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Old 27 May 2009, 09:36   #21
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I take a horse out in my boat. He's a great help on muddy ramps, but still gets a little upset when it's rough. Not to mention my cat...
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Old 27 May 2009, 10:04   #22
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Stoo you definately have been watching to much Deadliest catch especially Time bandit to come up with this!!

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Old 27 May 2009, 10:11   #23
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LOL... Love that show! My wife bought me 2 seasons on DVD so I'm never without! It's great for napping in front of on a rainy afternoon!
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Old 24 August 2009, 03:52   #24
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Originally Posted by HUMBER P4VWL View Post
One trick i used when recovering after finding the slip was busy was to put the car at the top of the slip where it is usually dryer and flatter, most seem to level off. Tie a rope from the tow bar to the trailer, put the jockey wheel down, then pull it out.
This might be an extremely stupid question, but how do the logistics of this work...

a) I reverse my trailer down the slip and wince the boat on
b) I unhook the trailer from car, and drive car up the slipery slip to a not quite as slipery spot (presuming the car can still get up, since it's not towing anything)
c) I attach a long strong rope between car and trailer
d) I drive car away, trailer and boat and all

I forsee, at point b), the trailer (and boat) simply carry on rolling down the slip and out to sea never to be seen again... as it no longer is attached to anything...

I can't attached a tight rope at this stage to hold it up, as I need to get the car up the slip before it starts towing the trailer...!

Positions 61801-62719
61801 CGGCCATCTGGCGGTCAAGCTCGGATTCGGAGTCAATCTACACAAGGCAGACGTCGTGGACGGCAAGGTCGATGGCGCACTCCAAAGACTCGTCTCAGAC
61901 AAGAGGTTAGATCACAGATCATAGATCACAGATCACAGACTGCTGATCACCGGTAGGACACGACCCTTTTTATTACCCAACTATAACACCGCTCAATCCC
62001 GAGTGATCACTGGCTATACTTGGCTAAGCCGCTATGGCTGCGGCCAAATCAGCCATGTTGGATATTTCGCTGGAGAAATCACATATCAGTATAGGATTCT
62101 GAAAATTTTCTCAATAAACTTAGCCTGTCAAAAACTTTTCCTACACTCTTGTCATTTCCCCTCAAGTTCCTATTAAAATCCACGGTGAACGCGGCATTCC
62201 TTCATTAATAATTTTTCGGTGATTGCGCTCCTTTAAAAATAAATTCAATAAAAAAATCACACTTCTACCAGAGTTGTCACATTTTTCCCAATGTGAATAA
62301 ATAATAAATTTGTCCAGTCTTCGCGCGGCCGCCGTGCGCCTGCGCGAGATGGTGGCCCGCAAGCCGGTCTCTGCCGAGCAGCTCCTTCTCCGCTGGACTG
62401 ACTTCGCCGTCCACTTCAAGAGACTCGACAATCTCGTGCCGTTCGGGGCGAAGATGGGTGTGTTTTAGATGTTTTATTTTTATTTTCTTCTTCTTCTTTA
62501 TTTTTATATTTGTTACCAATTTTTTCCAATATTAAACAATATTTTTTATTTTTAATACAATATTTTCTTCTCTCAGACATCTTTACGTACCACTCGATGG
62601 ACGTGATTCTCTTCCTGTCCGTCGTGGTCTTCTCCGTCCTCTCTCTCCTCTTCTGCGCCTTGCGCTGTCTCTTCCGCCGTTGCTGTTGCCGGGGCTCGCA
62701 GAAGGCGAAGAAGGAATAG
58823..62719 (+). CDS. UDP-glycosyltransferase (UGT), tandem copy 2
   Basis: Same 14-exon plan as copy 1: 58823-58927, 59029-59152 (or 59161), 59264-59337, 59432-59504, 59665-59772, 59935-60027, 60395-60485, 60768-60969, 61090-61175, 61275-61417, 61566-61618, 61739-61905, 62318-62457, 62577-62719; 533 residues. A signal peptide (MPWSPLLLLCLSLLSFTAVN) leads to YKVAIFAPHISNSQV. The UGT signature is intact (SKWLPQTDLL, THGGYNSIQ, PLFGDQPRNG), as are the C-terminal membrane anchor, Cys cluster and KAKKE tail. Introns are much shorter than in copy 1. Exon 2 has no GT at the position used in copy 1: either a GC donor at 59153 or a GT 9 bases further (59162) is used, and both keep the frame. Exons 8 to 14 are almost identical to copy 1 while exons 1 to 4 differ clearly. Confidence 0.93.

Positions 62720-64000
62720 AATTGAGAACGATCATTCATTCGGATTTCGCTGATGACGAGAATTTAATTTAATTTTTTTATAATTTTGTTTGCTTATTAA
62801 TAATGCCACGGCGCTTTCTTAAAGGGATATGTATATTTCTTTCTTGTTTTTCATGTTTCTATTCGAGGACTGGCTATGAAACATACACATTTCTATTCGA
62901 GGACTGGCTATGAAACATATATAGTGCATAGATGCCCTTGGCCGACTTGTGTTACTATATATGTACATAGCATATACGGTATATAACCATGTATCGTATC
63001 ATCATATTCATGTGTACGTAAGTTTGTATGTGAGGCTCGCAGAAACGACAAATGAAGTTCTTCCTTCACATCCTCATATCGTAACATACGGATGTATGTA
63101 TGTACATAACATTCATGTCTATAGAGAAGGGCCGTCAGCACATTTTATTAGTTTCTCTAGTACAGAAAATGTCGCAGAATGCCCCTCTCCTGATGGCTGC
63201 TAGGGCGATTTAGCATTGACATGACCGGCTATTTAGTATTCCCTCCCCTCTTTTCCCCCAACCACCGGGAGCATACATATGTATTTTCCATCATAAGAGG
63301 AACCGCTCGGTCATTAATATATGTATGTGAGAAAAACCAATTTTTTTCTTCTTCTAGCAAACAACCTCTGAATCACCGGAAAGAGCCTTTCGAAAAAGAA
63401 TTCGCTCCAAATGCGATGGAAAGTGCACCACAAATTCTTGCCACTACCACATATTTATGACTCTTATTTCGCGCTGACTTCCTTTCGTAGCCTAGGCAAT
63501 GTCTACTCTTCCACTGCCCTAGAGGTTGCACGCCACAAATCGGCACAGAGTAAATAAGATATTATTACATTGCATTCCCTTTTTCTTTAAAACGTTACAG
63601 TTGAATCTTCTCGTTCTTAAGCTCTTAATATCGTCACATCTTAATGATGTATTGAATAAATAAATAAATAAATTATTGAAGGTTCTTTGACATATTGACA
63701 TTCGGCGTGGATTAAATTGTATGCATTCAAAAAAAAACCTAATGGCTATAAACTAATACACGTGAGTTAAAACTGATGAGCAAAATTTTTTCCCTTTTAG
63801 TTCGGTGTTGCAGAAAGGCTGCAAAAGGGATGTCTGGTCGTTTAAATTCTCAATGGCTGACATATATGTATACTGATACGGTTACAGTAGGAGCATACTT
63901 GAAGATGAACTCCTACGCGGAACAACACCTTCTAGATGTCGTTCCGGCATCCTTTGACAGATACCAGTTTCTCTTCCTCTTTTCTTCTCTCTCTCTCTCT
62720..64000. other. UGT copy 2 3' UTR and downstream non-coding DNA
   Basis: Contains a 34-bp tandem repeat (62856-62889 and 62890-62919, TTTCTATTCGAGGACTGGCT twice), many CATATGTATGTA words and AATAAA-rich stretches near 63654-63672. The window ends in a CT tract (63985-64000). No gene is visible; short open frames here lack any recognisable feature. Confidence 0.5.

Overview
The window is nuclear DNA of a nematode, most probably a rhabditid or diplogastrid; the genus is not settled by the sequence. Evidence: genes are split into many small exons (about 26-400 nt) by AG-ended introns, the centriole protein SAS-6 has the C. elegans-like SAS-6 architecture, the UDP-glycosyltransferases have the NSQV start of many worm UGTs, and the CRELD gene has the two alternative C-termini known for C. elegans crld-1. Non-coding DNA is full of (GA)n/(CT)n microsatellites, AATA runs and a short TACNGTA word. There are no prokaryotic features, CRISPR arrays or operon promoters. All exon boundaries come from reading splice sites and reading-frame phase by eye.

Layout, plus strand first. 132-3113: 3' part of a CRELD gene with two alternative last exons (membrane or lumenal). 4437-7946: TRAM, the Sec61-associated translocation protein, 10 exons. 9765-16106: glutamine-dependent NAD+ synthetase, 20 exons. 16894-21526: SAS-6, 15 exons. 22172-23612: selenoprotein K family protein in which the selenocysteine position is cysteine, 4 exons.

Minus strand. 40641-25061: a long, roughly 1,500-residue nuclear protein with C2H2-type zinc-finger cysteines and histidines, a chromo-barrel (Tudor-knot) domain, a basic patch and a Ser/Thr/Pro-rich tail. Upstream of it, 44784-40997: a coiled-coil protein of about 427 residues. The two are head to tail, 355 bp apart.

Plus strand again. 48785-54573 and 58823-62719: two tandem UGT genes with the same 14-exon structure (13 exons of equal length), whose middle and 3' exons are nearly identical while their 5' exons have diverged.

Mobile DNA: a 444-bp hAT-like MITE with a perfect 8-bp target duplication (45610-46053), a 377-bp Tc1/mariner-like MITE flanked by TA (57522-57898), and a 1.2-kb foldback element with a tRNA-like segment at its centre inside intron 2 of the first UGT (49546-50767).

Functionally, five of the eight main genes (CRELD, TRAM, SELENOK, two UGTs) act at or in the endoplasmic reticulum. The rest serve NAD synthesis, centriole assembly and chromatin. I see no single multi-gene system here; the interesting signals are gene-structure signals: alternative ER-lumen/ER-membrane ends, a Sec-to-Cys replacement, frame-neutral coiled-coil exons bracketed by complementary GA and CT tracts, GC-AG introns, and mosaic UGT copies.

Perhaps:
a) I park trailer at top of slip
b) Attach rope to trailer and hold onto it as a I let it roll down slip towards boat
c) When trailer is at right place at bottom of slip, I tie off rope onto car
d) etc etc

But I don't really see 'hand guiding' a trailer down a slip being overlly sucessful...

I'm interested as this weekend, at very very low tide, I had much fun wheelspinning up my local boat ramp... Got up, but I won't have mire rubber left soon...

The bottom of the boat ramp at low tide was, understandably covered in sand, which I wheelspan through - it wasn't until the sand was spun away I got 'some' grib and made slow progress...

So I went out and purchased a small shovel to scrape away the sand before I drive onto it next time... but then, sand I probably more grippy than slime covered concrete...

Perhaps I should just stick to high tide?!!!
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Old 24 August 2009, 04:51   #25
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Your second option (leave the car on sound surface at the top) is the better plan. In terms of getting trailer down to the water - you can get more control by "belaying" it round the tow hook and letting out rope (that way you don't need to stand on slime trying to stop a trailer). If the trailer is particularly big / heavy then you might consider using something like an italian hitch on a karibener to better control the descent.